While I bow to your superb knowledge, I think the time taken by the use of the cranequin would not work dramatically for me. So, I think I'll go with your latchet bow (https://www.youtube.com/watch?v=tW4lYh8Yg38). It seems the best in terms of fast, convenient loading.

Thank you so much, Leo, for answering my questions so well.

Warmest regards
James
View user's profile Send private message
Lin Robinson




Location: NC
Joined: 15 Jun 2006
Likes: 6 pages
Reading list: 6 books

Posts: 1,200

PostPosted: Tue 05 Apr, 2016 5:46 am    Post subject:         Reply with quote

JG Elmslie wrote:



Pistols, 1600 is a bit early. you get some spectacular ones by the 1620's, particularly from Dundee, but earlier than that isnt so clear-cut. The Hammermen of Canongate were making some guns, but its not certain of the lock mechanism at that time.
Those 1620's ones are exceptionally high-class pieces, probably nobility, too.

Its more likely to be a pair of older wheel-lock pistols imported from Augsburg, than domestic gunsmithing unless the person were seriously rich.


I would disagree regarding pistols. There are surviving pistols dating from the late 16th c. which were made in Scotland. Snaphaunce ignition was in place before that time period, 1560 - 1580 and used in Scotland until quite late. Wheel-locks were in use in the Lowlands and elsewhere and there is no reason to doubt that they continued to be used as late as the early 17th c but were gradually replaced by the snaphaunce gun. There are ample surviving Scottish-made pieces that can be (reasonably) dated to the early 17th c., which show a sophistication of construction and style which clearly indicates a number of years of development.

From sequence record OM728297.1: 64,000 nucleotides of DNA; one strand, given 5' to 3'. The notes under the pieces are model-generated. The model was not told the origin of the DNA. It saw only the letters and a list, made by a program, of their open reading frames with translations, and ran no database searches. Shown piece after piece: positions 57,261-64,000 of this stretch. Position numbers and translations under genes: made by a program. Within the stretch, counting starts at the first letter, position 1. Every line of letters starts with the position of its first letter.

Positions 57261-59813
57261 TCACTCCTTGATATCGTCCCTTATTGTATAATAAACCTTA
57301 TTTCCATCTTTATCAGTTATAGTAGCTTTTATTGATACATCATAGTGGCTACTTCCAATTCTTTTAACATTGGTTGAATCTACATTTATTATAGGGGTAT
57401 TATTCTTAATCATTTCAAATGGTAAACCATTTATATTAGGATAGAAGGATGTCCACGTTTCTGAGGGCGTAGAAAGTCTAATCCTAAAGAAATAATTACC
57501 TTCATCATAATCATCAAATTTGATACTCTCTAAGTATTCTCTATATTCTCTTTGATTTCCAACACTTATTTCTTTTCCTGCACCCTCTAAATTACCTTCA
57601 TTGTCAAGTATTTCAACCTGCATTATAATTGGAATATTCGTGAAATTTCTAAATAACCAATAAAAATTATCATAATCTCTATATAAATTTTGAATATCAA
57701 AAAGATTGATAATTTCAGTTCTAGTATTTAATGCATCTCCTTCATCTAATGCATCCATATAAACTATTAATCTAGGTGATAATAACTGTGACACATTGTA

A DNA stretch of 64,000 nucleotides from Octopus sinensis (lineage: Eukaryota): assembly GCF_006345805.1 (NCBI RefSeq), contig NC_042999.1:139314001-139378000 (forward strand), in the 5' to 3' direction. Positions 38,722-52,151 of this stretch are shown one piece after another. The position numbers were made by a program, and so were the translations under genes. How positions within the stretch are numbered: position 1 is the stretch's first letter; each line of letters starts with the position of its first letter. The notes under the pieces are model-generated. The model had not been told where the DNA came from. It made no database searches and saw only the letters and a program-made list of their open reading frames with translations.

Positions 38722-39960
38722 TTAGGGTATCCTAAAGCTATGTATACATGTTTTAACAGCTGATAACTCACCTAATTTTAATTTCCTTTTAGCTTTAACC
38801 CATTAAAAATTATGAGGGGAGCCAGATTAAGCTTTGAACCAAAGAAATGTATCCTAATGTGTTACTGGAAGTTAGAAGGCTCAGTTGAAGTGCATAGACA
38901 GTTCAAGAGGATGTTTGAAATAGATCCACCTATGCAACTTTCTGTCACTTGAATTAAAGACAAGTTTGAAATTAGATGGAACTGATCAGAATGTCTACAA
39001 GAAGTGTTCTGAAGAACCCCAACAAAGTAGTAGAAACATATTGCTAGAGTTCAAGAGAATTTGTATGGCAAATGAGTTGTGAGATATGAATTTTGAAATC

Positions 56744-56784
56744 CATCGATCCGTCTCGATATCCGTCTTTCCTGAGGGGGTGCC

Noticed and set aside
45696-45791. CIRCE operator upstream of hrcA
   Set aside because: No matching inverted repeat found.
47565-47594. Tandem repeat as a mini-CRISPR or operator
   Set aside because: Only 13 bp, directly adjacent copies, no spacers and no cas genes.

Certainly the survival rate for the late 16th c. Scottish-made firearm is lower than later production but there are more than enough examples around to indicate that there was a thriving Scottish firearms industry from about the mid-16th century onward, with emphasis on pistols. The manufacture of Scottish long guns is another matter entirely.

Were they expensive? Certainly they were but that did not deter Highlanders, Lowlanders and Border Reviers from obtaining the tools they needed.

Lin Robinson

"The best thing in life is to crush your enemies, see them driven before you and hear the lamentation of their women." Conan the Barbarian, 1982
View user's profile Send private message
James Fortune




Location: Tadworth, Surrey, UK
Joined: 04 Apr 2016

Posts: 6

PostPosted: Tue 05 Apr, 2016 6:47 am    Post subject:         Reply with quote

What an excellent and informative answer Lin. Thank you. :-)
Warmest regards
James
View user's profile Send private message
JG Elmslie
Industry Professional



Location: Scotland
Joined: 18 Jun 2009
Reading list: 28 books

Posts: 250

PostPosted: Tue 05 Apr, 2016 8:31 am    Post subject:         Reply with quote

Lin Robinson wrote:


I would disagree regarding pistols.


Much appreciated - I've not seen many that early in museums, so stand well and truly corrected.
View user's profile Send private message Visit poster's website


Display posts from previous:   
Forum Index > Historical Arms Talk > Scottish Special Forces in 1600?
Page 1 of 1 Reply to topic
All times are GMT - 8 Hours

View previous topic :: View next topic
Jump to:  
You cannot post new topics in this forum
You cannot reply to topics in this forum
You cannot edit your posts in this forum
You cannot delete your posts in this forum
You cannot vote in polls in this forum
You cannot attach files in this forum
You can download files in this forum






All contents © Copyright 2003-2018 myArmoury.com — All rights reserved
Discussion forums powered by phpBB © The phpBB Group
Switch to the Basic Low-bandwidth Version of the forum